Vouchers and tax credit scholarships: First cousins
Currently, there are 15 voucher programs benefitting a total of 82,000 students throughout Indiana, Wisconsin, Ohio, Louisiana, Florida, Georgia, Oklahoma, Utah and Washington D.C.
None of these voucher programs is universal. Instead, vouchers are given to students of families that meet certain criteria. Of the nation's 15 voucher plans, some are based on a family's income, while others are given to all students who attend a failing school district (Ohio and Louisiana). Other vouchers are designated for special needs students only.
States in which vouchers might run afoul of the state constitution are opting for scholarship tax credit programs. There are 10 such programs operating in the states of Arizona, Florida, Georgia, Indiana, Iowa, Oklahoma, Pennsylvania and Rhode Island. (Arizona has three separate versions of the tax credit scholarship.)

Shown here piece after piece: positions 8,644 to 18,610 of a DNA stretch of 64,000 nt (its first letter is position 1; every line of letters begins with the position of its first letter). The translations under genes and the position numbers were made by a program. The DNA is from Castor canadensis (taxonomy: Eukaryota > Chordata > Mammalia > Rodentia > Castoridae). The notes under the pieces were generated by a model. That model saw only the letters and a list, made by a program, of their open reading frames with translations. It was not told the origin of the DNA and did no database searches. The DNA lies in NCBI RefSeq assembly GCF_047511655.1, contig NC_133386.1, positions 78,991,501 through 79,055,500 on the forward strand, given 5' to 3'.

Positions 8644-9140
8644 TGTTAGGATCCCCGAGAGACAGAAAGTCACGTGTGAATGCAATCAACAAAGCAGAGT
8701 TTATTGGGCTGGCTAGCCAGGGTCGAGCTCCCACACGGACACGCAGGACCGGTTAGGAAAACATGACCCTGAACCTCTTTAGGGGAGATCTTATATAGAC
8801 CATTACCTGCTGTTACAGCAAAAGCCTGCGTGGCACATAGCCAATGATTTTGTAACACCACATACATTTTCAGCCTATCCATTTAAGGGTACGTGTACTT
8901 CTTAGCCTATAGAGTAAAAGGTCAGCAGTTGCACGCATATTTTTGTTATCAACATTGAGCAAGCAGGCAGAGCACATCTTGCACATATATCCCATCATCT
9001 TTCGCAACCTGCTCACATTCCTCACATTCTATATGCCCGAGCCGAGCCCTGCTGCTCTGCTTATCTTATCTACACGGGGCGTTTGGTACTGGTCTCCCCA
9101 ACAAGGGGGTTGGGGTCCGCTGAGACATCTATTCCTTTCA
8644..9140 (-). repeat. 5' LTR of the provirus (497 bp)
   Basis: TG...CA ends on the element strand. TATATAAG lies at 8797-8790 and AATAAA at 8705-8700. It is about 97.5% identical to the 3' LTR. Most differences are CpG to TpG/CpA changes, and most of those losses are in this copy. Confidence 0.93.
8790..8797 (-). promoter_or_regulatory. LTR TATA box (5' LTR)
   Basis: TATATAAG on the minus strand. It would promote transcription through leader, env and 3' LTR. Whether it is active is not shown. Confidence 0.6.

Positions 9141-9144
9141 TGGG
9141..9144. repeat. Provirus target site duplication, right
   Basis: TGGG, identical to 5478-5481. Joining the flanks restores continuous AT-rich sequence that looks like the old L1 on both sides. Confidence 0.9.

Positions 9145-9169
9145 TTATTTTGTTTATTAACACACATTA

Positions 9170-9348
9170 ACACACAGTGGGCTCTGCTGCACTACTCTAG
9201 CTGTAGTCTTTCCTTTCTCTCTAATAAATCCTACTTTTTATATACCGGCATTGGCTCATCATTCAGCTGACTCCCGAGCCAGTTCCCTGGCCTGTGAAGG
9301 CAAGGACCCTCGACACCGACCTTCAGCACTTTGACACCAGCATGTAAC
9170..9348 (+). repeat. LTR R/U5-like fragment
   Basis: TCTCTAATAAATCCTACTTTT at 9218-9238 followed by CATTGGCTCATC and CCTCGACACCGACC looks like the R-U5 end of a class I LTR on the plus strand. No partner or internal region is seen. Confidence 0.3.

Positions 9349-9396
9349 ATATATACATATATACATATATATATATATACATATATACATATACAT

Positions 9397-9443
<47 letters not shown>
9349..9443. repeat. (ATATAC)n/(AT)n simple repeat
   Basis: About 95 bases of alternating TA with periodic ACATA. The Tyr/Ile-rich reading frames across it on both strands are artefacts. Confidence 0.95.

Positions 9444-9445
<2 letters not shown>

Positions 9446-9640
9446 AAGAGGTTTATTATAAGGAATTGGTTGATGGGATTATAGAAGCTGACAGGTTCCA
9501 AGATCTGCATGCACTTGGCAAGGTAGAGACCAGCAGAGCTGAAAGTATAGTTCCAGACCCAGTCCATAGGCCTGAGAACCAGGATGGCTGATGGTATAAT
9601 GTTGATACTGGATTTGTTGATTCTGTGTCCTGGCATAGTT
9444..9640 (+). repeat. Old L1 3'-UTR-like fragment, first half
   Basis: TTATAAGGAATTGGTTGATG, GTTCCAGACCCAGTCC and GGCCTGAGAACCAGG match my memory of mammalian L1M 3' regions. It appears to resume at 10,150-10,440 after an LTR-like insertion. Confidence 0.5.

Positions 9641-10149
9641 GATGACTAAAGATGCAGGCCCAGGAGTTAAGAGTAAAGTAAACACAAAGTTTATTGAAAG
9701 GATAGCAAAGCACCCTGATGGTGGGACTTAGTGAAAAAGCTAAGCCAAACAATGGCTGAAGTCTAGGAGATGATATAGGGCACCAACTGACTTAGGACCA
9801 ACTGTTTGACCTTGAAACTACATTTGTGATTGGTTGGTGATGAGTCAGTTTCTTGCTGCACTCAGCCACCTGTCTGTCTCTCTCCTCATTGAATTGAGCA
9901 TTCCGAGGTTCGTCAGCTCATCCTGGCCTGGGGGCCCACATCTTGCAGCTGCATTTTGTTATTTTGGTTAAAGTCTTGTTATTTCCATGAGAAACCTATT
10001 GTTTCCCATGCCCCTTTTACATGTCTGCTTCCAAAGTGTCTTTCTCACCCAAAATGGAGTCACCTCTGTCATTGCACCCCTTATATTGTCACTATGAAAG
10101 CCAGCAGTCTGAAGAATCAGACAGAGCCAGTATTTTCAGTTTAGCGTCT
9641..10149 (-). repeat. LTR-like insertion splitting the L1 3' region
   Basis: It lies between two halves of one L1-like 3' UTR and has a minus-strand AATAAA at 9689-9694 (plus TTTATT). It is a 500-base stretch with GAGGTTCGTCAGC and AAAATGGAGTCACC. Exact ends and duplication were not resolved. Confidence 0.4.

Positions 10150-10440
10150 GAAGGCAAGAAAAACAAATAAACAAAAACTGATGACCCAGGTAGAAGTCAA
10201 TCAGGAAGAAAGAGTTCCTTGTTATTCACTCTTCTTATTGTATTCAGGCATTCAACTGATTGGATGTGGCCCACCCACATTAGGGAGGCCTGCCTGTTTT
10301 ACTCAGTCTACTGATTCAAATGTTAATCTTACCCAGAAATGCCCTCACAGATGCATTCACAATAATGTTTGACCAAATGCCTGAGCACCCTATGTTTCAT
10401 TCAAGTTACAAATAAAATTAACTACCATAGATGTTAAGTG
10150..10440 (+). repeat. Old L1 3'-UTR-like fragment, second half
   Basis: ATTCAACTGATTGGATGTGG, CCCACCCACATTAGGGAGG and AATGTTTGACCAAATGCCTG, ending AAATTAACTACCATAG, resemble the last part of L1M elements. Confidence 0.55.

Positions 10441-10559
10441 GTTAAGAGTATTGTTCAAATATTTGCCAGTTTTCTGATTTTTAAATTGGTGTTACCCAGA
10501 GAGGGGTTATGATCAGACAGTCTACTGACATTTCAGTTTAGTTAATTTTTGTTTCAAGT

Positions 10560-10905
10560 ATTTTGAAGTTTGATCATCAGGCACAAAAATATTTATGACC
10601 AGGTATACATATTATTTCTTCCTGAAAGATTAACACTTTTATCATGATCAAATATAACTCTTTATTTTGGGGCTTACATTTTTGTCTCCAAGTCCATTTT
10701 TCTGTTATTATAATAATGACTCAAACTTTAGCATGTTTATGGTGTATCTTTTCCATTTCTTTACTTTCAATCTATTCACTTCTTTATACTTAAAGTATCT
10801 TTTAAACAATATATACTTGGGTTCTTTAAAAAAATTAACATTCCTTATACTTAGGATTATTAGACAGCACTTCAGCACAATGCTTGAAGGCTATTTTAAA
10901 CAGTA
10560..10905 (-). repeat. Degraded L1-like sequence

These programs allow corporations or individual citizens to give money to a scholarship-granting nonprofit organization, in return for a tax credit from the state.
"At the end of the year, an individual or corporation receives a tax rebate, typically 100 percent (of their donation) but sometimes as low as 50 percent," explains* Malcolm Glenn*, national director of communications for the American Federation for Children. "It varies."
The additional step of having a nonprofit organization - instead of a state government - grant scholarships to students is often enough to avoid constitutional concerns, Glenn tells* EAG*.
There are 10 tax credit scholarship programs across the nation, which serve 129,000 students, the AFC reports. These programs are proving popular among corporations, because it allows them to directly help kids in low-income communities, Glenn says.
The program has proved so popular in Florida that the tax credit cap is being raised by 25 percent next year, from $175 million to $218.7 million. The number of Florida students receiving scholarships has more than doubled over the past 10 years, and will continue to grow with the tax credit cap increase.
A Bipartisan effort